A multi-tag loading control protein is used to demonstrate that your western blotting protocol is efficient, and that the antibody recognizes target proteins that might not be present in experimental samples. Loading such positive controls results in the reliable detection of target proteins within samples. It confirms that all steps of the western blot functioned correctly, including gel electrophoresis, transfer to the membrane, membrane blocking, and antibody binding. It also gives you greater confidence that the results obtained from experimental lanes are not artifacts or non-specific binding.
We strongly recommend the use of a positive control protein when setting up new experiments to give you immediate confidence in your western blotting protocol.
When trying to detect low-abundance proteins, it is particularly important to know that your western blot is functioning as expected. If your protein of interest is detected in the control lane, then its absence in other lanes might be related to its low abundance rather than a problem with the blotting protocol.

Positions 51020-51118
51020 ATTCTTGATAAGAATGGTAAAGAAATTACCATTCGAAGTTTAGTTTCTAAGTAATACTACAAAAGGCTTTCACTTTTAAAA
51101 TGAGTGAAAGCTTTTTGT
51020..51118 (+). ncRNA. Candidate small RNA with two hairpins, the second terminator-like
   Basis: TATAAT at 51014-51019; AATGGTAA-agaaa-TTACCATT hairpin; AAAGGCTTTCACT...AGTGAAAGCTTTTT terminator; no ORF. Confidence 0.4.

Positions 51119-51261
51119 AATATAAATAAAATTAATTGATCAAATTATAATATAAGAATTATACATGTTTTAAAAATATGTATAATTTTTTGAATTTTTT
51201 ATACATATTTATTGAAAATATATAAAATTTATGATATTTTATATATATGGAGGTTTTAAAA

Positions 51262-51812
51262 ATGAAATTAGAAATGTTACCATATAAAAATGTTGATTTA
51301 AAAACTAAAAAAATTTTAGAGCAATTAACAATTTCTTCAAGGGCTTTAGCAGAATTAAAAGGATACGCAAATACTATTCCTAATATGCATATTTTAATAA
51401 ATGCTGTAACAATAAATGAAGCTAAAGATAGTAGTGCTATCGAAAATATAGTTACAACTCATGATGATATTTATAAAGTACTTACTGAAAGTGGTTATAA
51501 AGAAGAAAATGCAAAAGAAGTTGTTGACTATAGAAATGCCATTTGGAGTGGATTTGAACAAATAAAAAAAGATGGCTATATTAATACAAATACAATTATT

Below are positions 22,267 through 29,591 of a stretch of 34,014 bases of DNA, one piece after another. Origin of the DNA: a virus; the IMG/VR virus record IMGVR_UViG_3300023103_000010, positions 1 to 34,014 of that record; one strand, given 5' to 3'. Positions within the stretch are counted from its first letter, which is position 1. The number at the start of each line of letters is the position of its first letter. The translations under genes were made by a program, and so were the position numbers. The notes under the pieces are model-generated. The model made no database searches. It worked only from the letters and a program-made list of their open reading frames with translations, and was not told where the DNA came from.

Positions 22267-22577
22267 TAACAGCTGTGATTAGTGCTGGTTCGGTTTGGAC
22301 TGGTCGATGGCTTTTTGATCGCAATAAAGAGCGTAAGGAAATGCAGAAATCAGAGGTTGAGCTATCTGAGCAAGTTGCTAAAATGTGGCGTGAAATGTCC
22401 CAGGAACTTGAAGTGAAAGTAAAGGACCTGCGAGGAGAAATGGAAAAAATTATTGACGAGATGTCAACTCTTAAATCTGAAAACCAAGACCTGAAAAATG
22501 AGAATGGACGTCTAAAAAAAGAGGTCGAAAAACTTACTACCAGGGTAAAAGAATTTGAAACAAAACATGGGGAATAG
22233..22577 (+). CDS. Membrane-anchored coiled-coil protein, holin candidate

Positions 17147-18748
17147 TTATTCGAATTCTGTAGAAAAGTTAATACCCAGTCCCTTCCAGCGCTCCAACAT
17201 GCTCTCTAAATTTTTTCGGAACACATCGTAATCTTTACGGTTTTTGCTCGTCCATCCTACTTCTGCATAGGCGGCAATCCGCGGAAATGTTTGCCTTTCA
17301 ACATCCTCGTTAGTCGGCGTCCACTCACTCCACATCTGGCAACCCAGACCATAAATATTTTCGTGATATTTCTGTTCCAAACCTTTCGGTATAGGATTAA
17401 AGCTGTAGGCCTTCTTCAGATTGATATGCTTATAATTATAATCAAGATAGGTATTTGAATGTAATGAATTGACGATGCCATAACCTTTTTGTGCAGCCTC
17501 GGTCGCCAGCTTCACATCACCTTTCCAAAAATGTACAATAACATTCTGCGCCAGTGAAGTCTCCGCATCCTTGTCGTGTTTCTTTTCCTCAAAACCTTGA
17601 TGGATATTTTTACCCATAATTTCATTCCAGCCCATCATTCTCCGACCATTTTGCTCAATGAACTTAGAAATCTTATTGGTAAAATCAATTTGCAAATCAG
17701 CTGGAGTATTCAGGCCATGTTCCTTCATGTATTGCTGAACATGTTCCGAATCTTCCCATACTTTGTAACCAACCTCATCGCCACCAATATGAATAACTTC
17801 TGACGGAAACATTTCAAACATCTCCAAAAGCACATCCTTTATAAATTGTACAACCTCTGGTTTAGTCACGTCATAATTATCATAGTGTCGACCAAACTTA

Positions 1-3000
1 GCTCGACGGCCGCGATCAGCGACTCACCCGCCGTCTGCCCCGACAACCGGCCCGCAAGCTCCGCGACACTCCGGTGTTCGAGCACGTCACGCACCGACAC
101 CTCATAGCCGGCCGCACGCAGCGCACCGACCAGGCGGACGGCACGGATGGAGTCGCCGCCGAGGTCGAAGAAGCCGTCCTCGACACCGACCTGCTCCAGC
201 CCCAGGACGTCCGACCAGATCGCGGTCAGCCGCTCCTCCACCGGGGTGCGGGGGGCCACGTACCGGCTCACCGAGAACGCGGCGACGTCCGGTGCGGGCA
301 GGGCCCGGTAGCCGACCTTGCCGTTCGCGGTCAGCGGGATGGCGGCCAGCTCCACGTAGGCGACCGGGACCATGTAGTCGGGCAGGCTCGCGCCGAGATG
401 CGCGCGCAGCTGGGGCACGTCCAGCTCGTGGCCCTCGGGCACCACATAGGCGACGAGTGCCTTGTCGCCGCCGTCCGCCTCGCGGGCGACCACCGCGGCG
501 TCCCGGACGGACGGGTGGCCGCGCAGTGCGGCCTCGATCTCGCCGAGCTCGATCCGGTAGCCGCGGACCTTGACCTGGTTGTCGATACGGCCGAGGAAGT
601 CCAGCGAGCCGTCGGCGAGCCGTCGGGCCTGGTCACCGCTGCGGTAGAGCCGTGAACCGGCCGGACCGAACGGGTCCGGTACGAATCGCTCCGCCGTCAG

Epitope tagging is a technique in which a known epitope is fused to a recombinant protein using genetic engineering. By choosing an epitope for which an antibody is available, it is possible to detect proteins for which no antibody is available. This is particularly useful for the characterization of newly discovered proteins and proteins of low immunogenicity.
By selecting the appropriate epitope and antibody, it is possible to select a combination with properties that are suitable for the desired experimental application, such as western blotting, immunoprecipitation, immunochemistry, or affinity purification.